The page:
[lug] Personal Server Behind DSL Router
horlenkarl at yahoo.com
Fri Jan 12 01:26:41 MST 2007
> > If I'm set up to not relay from the outside world
> > would I bounce spam? Not sure I follow you here.
> A bounce (non-delivery report) is not a relay. As
> long as you aren't
> accepting any mail and then bouncing it you probably
> won't have trouble.
> But take it slow and make sure you understand the
> concepts as you
> configure things.
I think i see what a bounce is now. Normally with
spam filtering, if a mail is flagged as spam/junk, a
good filter will probably just "drop" the mail. In
otherwords, it actually does initially accept the mail
but then just trashes it.
If instead it flagged it as spam and then sent a reply
back (which is kind of silly because spam often comes
from a bogus address or at least an address that
didn't exactly authorize the sending) that basically
creates double spam.
Is that what you mean by bounce?
I guess the problem gets down to how you filter. If
you flag and drop a mail as spam that isn't spam, a
false positive, versus sending back a reply to the
client then you've lost a legitimate email. If you
set the filter too loose, too much spam gets through.
> >> make sure other
> >> machines don't trust it any more than the
> > As I said above, I will probably be accessing this
> > from my internal network. ssh, admin, sftp, mail
> > realy and probably other things i haven't thought
> > yet. I'm going to have to trust it. How can I
> Trust means give it access to your other internal
> machines. When it
> gets hacked the attackers will be able to access all
> the services on
> your internal network, unless you have a firewall
> between them. You
> want the public server to be in a "DMZ", not on the
> internal network.
I'm wondering about how to setup a *real* DMZ with
current setup (versus what i would call a *pseudo*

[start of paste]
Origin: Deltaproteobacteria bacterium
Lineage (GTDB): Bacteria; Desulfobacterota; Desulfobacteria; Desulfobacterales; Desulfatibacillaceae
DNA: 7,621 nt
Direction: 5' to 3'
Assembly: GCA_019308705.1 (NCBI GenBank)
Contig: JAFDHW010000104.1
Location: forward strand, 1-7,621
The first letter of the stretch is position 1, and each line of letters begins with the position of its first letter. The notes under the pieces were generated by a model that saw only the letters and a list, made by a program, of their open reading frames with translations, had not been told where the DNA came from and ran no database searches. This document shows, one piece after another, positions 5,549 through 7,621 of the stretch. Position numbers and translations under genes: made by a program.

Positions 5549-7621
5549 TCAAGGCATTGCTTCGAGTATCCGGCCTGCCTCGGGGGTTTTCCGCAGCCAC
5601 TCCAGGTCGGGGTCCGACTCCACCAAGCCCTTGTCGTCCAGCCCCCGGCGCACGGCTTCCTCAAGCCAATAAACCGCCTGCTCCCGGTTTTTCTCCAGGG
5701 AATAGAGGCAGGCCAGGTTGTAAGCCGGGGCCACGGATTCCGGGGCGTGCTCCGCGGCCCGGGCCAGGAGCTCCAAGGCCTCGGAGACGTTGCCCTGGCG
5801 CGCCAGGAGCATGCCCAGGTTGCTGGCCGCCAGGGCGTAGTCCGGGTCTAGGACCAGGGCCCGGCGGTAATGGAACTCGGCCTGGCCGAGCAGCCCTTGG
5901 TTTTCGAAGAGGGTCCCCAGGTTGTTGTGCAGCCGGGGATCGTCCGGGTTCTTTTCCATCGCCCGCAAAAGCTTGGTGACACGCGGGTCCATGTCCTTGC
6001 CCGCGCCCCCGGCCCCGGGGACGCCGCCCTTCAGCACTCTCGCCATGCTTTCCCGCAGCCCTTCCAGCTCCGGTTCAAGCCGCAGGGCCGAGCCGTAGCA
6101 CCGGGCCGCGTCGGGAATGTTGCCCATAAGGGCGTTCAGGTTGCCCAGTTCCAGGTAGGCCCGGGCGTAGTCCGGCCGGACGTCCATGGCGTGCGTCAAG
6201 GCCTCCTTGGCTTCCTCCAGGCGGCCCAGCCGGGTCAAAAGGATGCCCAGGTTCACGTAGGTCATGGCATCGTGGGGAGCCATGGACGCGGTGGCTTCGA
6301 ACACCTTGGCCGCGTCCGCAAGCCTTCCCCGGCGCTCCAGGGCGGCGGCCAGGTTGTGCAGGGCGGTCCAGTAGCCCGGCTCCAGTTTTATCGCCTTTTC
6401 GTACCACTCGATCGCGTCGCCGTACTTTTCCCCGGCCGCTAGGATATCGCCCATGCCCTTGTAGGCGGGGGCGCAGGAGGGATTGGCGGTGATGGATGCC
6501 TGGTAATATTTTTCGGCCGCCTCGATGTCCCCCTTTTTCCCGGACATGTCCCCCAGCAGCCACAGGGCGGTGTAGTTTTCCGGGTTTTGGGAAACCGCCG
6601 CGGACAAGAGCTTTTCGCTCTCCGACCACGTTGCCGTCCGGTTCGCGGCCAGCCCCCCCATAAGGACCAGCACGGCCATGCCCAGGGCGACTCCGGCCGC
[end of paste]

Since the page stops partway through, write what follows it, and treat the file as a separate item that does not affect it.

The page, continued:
dmz). What i mean is that my actionctec dsl modem
router has multiple internal ports on 1 internal
network and one external port/network. If I attach my
public server to one internal port on the actiontec,
attaching my private network to the other internal
ports puts it on the same network as the DMZ. In that
case it's not really a "true" DMZ is it?
My next thought was to attach my linksys router to one
of the ports on the actiontec and then place my
private network on the internal side of the linksys.
That gives a little more separation between the public
server and the private network but I'm not sure that
really creates a "true" dmz either.
If I'm not mistaken the only way to create a "true"
dmz would be if my actiontec actually had 3 network
interfaces (3 networks). One network for the public
IP. One network for the DMZ. One network for the
Then a packet filter with rulesets living on that
router would apply routing rules between and to/from
That would really be the only "true" DMZ. Is this
If so, is there any cheap router device/appliance with
3 interfaces and a dsl modem out there that would do
Or since my setup isn't mission critical, should I
just suck it up and use method 2 with the linksys
described above and make that as secure as possible?
Since portforwarding on the actiontec will only be
opened up for the 3 services on my server and only TO
THAT server, in theory nothing from the internet can
actually DIRECTLY reach my private network, only the
server. Which means only the server can be breached.
However, if the server is breached, because it does
live on the same network as my private network,
breeching teh private network becomes that much
This is why it would be preferable to have the private
network on it's own network. That's what creates a
As I think this out typing it, my logic seems to make
sense. I guess it's just a matter of implementation,
money (willingness to buy the equipment to give you
the most protection) and then time and willingness to
Does my logic sound correct?
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